The opinion of the court was delivered by: Thomas J. McAvoy, Sr. U.S. District Judge
This pro se action brought pursuant to 28 U.S.C. § 2254 seeks habeas relief on the basis that: 1)Petitioner's constitutional rights to equal protection and due process were violated by the prosecutor's peremptory challenges excluding minority members from the trial jury panel; 2) Petitioner was denied a fair trial through a series of evidentiary rulings and prosecutorial misconduct; and 3) Petitioner's constitutional rights were abridged when the trial court refused to suppress his confession given to law enforcement. The action was referred to the Hon. David E. Peebles, United States Magistrate Judge, for a Report-Recommendation pursuant to 28 U.S.C. § 636(b) and Local Rule 72.3(c).
The Report-Recommendation dated March 2, 2007 recommended that Petitioner's motion for habeas relief be denied and dismissed in all respects. Petitioner filed objections to the Report-Recommendation, essentially raising the same arguments presented to the Magistrate Judge.
When objections to a magistrate judge's Report-Recommendation are lodged, the Court makes a "de novo determination of those portions of the report or specified proposed findings or recommendations to which objection is made." 28 U.S.C. § 636(b)(1). After such a review, the Court may "accept, reject, or modify, in whole or in part, the findings or recommendations made by the magistrate judge. The judge may also receive further evidence or recommit the matter to the magistrate judge with instructions." Id.
Having reviewed the record de novo and having considered the issues raised in the Petitioner's objections, this Court has determined to accept and adopt the recommendation of Magistrate Judge Peebles for the reasons stated in the Report-Recommendation.
The Court notes that, to the extent Petitioner's third claim is not procedurally barred,*fn1 he has failed to demonstrate that the state court proceedings resulted in a decision that was contrary to, or involved an unreasonable application of, clearly established federal law as established by the Supreme Court, or resulted in a decision that was based on an unreasonably determination of the facts.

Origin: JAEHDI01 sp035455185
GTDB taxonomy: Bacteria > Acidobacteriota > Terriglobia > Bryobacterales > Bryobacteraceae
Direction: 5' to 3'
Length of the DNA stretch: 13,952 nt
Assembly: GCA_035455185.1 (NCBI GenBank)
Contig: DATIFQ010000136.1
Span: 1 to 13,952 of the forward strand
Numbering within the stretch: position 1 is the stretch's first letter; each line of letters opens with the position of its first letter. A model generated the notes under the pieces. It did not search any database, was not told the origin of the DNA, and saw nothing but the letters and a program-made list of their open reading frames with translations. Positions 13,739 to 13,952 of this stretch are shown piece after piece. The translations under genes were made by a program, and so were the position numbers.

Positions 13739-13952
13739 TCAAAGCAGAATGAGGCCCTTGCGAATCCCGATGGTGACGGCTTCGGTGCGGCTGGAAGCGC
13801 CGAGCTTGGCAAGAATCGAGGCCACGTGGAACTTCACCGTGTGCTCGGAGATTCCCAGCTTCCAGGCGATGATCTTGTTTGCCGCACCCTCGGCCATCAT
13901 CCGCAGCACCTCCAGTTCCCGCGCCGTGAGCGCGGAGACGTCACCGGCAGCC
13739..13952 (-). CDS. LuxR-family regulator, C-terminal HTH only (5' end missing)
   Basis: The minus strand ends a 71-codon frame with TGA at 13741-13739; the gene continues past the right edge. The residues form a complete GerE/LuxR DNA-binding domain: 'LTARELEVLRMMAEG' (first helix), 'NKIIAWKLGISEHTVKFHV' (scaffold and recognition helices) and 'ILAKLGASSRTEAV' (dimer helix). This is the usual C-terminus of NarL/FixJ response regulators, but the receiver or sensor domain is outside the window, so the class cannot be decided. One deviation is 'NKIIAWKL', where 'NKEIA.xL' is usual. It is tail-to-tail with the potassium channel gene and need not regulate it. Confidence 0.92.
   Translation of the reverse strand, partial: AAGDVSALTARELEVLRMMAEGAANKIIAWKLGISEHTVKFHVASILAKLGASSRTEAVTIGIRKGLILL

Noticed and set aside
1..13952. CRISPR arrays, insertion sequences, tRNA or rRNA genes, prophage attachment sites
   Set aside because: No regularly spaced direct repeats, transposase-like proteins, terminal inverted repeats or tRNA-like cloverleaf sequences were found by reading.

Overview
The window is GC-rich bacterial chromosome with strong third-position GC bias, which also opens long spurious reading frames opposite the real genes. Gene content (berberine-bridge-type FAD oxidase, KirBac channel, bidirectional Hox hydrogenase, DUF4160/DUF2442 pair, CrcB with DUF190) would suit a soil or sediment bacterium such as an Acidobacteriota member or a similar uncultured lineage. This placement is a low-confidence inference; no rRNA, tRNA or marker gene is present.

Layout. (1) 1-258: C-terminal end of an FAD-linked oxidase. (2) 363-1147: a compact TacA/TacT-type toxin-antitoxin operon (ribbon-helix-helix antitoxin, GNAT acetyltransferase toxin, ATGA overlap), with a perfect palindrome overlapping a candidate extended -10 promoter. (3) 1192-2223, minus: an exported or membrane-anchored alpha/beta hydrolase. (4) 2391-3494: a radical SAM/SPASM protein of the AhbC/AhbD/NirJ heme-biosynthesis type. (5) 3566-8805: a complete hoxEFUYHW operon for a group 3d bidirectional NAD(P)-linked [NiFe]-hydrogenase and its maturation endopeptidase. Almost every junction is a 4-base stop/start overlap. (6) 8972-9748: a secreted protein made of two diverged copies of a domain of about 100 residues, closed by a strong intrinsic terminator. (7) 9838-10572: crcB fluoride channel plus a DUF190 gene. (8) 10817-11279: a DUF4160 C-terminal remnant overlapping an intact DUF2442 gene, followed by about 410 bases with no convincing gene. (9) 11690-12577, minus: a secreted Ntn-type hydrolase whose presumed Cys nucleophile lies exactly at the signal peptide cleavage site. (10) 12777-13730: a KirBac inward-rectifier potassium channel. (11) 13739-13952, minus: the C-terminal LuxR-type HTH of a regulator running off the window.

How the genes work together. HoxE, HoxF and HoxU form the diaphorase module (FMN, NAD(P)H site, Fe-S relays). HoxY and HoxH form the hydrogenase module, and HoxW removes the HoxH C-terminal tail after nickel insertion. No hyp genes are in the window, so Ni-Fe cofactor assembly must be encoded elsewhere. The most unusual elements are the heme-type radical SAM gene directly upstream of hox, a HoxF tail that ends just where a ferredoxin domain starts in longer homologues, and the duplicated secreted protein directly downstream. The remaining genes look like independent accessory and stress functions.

The state court reasonably determined the following facts. After being questioned in the Staten Island police station, Petitioner was taken from Staten Island and brought to Albany on a parole warrant. Petitioner was taken to the police station in Albany where he was advised of the parole violation charges. The next morning, Petitioner was offered breakfast, taken from the holding cell at the police station, and brought to an interview room. Once in the interview room, Petitioner was advised of his Miranda rights and questioned by detectives. During this time, Petitioner was offered a soft drink. Petitioner was presented with a statement that was typed and presented to him for signature. Petitioner was not wearing his glasses and, therefore, could not read the statement. The detectives obtained eyeglasses and gave them to Petitioner. Petitioner read portions of the statement aloud to satisfy the detectives that he could read with the eyeglasses provided to him.
Based on the facts found by the state court, the trial court reasonably concluded that Petitioner's statements were made voluntarily because he "was lawfully in custody, questioned by two police officers for approximately two hours in total at the Staten Island police station, for approximately two hours on September 6 and for approximately three hours on September 7, provided with food and drink at both Staten Island and in Albany, given an opportunity to sleep overnight in the Albany lockup and he was permitted to make a telephone call. . . ." RA I at 69. This conclusion is not an unreasonable application of federal law, which law is accurately set forth in the Report-Recommendation at pp. 40-41.
It is therefore ORDERED that Petitioner's writ of habeas corpus is DENIED and DISMISSED.